No, dogs should never eat grapes. Grapes and raisins (dried grapes) are extremely toxic for dogs regardless of breed, sex, or age. Grapes are so toxic that they can lead to acute sudden kidney failure. Always be mindful of this dangerous fruit for dogs.

Mango

Yes, dogs can eat mangoes. This sweet summer treat has four different vitamins: A, B6, C, and E. They also have potassium and both beta-carotene and alpha-carotene. Just remember, as with most fruits, remove the hard pit first, as it contains small amounts of cyanide and can become a choking hazard. Mango is high in sugar, so use it as an occasional treat.

Oranges

Yes, dogs can eat oranges. Oranges are fine for dogs to eat, according to veterinarians, but they may not be fans of any strong-smelling citrus. Oranges are an excellent source of vitamin C, potassium, and fiber, and in small quantities, the juicy flesh of an orange can be a tasty treat for your dog. Vets recommend tossing the peel and only offering your dog the meat of the orange, minus any seeds. Orange peel is rough on their digestive systems, and the oils may make your dog turn up their sensitive nose.

Raspberries

Yes, dogs can eat raspberries. Raspberries are fine in moderation. They contain antioxidants that are great for dogs. They’re low in sugar and calories but high in fiber, manganese, and vitamin C. Raspberries are especially good for senior dogs because they have anti-inflammatory properties, which can help aging joints. However, they do contain small amounts of xylitol, so limit your dog to less than a cup of raspberries at a time.

Jack Russell Terrier eating raspberries out of a basket

Strawberries

Yes, dogs can eat strawberries. Strawberries are full of fiber and vitamin C. They also contain an enzyme that can help whiten your dog’s teeth as they eat them. They have sugar, so be sure to give them in moderation.

Pineapple

Yes, pineapple is safe for dogs to eat. A few pineapple chunks are a great sweet treat for dogs, as long as the prickly outside peel and crown are removed first. The tropical fruit is full of vitamins, minerals, and fiber. It also contains bromelain, an enzyme that makes it easier for dogs to absorb proteins.

Pumpkin

Yes, pure pumpkin is a great choice and a very healthy snack for dogs. In addition to helping with your dog’s skin and coat, it is excellent for digestion and can help remedy both diarrhea and constipation. Remember that you should never feed your dog pumpkin pie mix. If you’re buying canned pumpkin, make sure it’s 100% pumpkin. There are also many pumpkin supplements, and pumpkin dog treats on the market.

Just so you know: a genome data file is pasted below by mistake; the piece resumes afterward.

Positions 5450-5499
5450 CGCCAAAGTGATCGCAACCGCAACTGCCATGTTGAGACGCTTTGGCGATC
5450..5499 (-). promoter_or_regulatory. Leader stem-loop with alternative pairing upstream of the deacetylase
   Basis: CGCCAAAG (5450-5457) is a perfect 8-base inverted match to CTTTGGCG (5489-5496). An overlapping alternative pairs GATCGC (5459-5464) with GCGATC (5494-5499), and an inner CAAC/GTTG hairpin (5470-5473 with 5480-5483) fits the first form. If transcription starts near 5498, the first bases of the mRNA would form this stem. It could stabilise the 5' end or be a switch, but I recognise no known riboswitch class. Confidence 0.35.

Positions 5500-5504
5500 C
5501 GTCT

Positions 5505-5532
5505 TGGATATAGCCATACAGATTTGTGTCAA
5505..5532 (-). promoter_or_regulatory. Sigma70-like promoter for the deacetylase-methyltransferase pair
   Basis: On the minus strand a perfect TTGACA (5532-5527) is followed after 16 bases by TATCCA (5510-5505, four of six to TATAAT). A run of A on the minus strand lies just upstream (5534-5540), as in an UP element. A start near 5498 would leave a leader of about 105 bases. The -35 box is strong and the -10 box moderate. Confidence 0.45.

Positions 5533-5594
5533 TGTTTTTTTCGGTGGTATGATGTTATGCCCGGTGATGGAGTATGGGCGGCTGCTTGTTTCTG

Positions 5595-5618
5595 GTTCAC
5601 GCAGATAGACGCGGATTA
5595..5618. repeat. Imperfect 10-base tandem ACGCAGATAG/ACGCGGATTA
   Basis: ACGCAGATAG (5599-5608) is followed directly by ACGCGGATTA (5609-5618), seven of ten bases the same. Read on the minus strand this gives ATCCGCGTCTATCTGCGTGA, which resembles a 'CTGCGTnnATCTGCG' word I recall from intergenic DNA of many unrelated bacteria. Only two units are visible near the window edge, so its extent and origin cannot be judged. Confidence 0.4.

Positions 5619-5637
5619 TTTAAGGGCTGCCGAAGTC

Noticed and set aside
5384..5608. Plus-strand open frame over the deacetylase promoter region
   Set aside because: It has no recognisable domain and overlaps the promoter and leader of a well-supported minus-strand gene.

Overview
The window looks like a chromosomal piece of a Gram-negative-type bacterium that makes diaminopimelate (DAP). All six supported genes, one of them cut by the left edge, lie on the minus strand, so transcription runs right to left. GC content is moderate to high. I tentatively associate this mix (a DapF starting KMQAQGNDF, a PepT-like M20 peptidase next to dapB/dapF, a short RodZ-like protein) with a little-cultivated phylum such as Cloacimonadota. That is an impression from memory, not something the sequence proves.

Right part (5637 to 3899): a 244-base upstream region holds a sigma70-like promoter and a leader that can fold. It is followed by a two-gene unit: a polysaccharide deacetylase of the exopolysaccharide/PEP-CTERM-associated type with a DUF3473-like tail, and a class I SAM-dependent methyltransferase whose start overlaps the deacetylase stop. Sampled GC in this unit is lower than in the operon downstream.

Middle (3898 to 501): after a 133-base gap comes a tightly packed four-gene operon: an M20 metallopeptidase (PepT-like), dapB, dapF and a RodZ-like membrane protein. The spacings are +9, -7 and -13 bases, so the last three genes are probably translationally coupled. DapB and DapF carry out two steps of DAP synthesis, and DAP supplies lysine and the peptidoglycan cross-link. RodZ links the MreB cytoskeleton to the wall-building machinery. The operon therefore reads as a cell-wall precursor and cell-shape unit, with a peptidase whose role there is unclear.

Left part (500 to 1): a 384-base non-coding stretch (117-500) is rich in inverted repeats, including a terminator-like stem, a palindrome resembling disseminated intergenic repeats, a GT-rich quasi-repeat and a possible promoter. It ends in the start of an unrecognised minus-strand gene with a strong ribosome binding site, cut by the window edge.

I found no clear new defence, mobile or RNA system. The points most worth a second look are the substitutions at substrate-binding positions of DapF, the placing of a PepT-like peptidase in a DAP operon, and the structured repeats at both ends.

Vegetables Dogs Can and Can’t Eat

Brussels Sprouts

Yes, dogs can eat Brussels sprouts. Brussels sprouts have nutrients and antioxidants that are great for humans and dogs. However, don’t overfeed them to your dog because they can cause lots of gas. Cabbage is also safe for dogs but comes with the same gassy warning!

Carrots

Yes, dogs can eat carrots. Carrots are an excellent low-calorie snack high in fiber and beta-carotene, which produces vitamin A. Plus, crunching on this orange veggie is great for your dog’s teeth (and fun), and it is in many dog foods.

closeup of dog eating a carrot with grass in background

Asparagus

No, dogs should not eat asparagus. While asparagus isn’t necessarily unsafe for dogs, there’s no point in giving it. It’s too tough to be eaten raw, and by the time you cook it down, it’s soft enough for dogs to eat. Asparagus loses the nutrients it contains. Something more beneficial is probably best if you want to share a veggie.

Broccoli

Yes, broccoli is safe for dogs to eat in tiny quantities and is best as an occasional treat. It is high in fiber and vitamin C and low in fat. However, Broccoli florets contain isothiocyanate, which can cause mild-to-potentially severe gastric irritation in some dogs. Furthermore, broccoli stalks can obstruct the esophagus.

Conclusion

That’s a brief overview of the various fruits and vegetables your dog can and can’t eat. Bell peppers are a safe snack for your furry friend throughout the day, and you can even add them as a rotational part of their daily diet. They’re rich in various vitamins and nutrients, such as vitamins C, B6, K, E, and A, and potassium and folate. Many of these vitamins work as antioxidants in your dog’s body, aiding their immune system and bolstering overall health. As we saw, many fruits and vegetables are safe and healthy for our canine friends to enjoy. However, there are just as many toxic and unsafe, too. That’s why it’s critical to do your research before giving your dog anything new and offer it in small quantities to gauge their reaction.

Zeen is a next generation WordPress theme. It’s powerful, beautifully designed and comes with everything you need to engage your visitors and increase conversions.